The Arduino's ability to communicate with other devices over various serial protocols makes it easy to add various networking facilities to your projects, but these often don't come cheap - in particular when you're talking about GSM mobile connectivity, although prices have dropped considerably in recent years. Charles Pax of Pax Instruments has an eco-friendly solution: building an extremely low-cost Arduino Shield which will allow an old Nokia 3100 feature-phone - a common sight in second-hand markets and recycling centres - to be connected directly to an Arduino using its standard 'pop-port' and stock USB cable. Using existing documentation on Nokia's F-Bus protocol coupled with code samples from around the web, Charles has been able to retrieve information from the device but has fallen short of sending a text message - the most common reason, alongside GPRS data connectivity, for wanting to interface your project with the GSM network. Charles is actively investigating why sending a message has failed, and is asking for help from anyone in the community with a greater knowledge of the F-Bus protocol or experience with serial-level control of an old Nokia handset. Should a solution be found, Charles has suggested he would be able to sell a complete kit - including Shield, power and data cable, and the Nokia 3100 handset itself, for as little as $20 (around £13).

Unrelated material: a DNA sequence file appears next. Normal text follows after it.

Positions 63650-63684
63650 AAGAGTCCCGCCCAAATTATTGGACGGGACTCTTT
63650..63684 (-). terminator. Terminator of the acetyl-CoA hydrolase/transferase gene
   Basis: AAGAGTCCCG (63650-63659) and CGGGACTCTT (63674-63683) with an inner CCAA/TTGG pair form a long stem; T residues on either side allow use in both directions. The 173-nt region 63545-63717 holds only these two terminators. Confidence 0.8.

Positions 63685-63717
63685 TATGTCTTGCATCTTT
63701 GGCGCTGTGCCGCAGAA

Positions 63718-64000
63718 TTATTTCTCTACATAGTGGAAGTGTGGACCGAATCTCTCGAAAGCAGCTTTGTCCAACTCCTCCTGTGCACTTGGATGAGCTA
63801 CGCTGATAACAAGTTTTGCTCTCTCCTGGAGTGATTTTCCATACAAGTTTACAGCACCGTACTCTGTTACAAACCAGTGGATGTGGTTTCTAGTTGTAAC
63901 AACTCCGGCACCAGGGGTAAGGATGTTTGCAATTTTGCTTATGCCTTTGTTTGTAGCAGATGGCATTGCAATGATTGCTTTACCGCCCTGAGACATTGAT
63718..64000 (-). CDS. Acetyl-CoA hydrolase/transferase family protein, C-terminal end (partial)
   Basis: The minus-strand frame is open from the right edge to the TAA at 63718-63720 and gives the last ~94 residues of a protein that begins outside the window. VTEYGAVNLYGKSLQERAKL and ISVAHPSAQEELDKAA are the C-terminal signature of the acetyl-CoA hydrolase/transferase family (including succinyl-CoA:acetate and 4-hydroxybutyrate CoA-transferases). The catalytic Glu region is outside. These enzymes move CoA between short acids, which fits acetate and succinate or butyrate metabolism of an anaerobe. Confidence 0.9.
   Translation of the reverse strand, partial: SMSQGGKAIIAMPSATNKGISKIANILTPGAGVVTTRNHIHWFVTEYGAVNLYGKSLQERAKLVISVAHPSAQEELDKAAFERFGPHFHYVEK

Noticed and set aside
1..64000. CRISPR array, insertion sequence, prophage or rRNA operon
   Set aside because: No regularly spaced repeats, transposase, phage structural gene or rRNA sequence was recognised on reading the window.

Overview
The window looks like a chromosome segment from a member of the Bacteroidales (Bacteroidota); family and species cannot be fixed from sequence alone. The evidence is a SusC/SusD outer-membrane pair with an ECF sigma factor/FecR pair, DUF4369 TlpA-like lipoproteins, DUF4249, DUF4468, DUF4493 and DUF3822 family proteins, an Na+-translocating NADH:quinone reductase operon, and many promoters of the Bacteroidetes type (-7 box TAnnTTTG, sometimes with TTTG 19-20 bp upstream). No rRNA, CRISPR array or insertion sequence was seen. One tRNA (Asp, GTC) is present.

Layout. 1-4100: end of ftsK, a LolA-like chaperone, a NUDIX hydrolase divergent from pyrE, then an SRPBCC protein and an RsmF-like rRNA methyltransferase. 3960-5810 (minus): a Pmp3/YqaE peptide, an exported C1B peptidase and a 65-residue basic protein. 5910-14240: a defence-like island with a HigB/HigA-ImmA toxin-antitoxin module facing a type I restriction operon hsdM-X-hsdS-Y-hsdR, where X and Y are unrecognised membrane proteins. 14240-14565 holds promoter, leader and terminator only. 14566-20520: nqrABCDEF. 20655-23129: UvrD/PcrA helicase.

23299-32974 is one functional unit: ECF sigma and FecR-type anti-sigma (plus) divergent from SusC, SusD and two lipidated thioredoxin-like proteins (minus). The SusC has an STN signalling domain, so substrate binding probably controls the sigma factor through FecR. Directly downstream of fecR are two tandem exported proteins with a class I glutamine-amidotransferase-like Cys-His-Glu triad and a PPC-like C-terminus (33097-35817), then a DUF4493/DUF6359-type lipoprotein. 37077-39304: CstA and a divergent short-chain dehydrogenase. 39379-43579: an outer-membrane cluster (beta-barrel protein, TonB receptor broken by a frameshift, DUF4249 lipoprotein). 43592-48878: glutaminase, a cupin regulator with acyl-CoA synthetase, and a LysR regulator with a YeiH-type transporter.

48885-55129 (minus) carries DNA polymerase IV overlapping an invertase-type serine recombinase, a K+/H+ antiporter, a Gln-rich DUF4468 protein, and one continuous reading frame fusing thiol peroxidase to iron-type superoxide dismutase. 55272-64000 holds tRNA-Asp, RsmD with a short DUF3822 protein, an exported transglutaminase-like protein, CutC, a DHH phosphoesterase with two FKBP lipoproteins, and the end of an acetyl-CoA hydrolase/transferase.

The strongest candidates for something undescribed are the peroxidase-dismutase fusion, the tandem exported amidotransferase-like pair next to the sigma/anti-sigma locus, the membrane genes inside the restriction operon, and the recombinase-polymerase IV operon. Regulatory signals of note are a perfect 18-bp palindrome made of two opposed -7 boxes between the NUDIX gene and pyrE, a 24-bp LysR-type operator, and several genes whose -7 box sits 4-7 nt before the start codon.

We saw a fantastic opportunity to save a heap of phones from the recycling bin and save people a pocket full of money. We can make a positive impact on the environment if we reuse some of these phones that we are literally tripping over in the streets. Let’s make an Arduino to GSM network bridge for just a few dollars.